Children raised by same-sex couples have similar outcomes to those raised by heterosexual parents, according to a new study co-authored by University of Oregon sociology professor Ryan Light.
Light and his co-author, Jimi Adams, of the University of Colorado at Denver, examined 19,000 peer-reviewed articles looking for patterns and consistencies in research on same-sex parenting. They found that children raised by same-sex parents fared no differently than children raised in different parental configurations, such as heterosexual households.
According to their research, that consensus started in the 1990s and became pronounced in the 2000s.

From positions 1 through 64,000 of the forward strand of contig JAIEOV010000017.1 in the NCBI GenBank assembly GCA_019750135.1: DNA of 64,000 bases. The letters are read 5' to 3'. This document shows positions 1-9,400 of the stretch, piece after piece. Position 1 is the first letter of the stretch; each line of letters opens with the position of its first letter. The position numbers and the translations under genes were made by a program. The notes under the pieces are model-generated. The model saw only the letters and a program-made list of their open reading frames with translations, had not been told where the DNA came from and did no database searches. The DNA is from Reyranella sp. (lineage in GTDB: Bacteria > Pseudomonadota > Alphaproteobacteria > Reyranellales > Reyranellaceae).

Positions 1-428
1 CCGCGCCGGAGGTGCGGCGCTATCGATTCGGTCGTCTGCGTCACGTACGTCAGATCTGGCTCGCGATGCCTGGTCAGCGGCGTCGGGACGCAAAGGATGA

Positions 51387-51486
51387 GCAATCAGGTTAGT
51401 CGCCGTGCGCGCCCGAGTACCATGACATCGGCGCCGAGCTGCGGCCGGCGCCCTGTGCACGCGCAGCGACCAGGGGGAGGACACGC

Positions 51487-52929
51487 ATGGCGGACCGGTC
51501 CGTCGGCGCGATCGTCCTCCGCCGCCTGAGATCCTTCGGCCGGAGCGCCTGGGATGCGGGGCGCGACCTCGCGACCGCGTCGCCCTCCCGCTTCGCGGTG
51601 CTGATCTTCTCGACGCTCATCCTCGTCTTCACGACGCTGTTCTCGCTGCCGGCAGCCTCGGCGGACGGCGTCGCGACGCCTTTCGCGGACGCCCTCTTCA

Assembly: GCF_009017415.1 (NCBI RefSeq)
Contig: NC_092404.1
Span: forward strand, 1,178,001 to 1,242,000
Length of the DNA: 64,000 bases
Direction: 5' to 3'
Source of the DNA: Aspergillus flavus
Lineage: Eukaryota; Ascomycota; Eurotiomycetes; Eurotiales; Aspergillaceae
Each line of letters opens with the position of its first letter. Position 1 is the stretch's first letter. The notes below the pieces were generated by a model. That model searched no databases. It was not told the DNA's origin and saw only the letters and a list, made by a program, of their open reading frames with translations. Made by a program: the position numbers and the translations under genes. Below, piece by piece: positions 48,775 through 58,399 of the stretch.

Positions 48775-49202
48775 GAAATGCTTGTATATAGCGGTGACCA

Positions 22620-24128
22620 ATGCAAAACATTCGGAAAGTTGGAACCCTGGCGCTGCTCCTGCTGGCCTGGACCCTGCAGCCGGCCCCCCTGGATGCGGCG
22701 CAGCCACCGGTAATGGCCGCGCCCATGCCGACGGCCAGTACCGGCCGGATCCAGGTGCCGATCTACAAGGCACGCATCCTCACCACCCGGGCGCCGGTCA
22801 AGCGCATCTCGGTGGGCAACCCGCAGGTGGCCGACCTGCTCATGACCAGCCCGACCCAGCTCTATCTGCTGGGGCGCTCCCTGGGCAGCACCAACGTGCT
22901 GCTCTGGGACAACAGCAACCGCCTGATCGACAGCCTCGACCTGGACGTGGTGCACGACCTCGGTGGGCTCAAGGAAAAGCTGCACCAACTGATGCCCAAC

The findings could have major legal implications. The U.S. Supreme Court is currently considering two related cases involving same-sex marriage. Consensus is a major part in how the Supreme Court evaluates scientific literature.
According to Light, until now there has been no systematic attempt to evaluate the state of scientific agreement on same-sex parenting outcomes. This research provides evidence that there is no negative social or behavioral impact to children of same-sex couples.
“We hope that these tools can help judges and lawyers weigh the state of agreement on scientific issues before the courts,” Light said.
The paper, titled “Scientific Consensus, the Law, and Same Sex Parenting Outcomes,” was published this month in Social Science Research.
—By Molly Blancett, Public Affairs Communications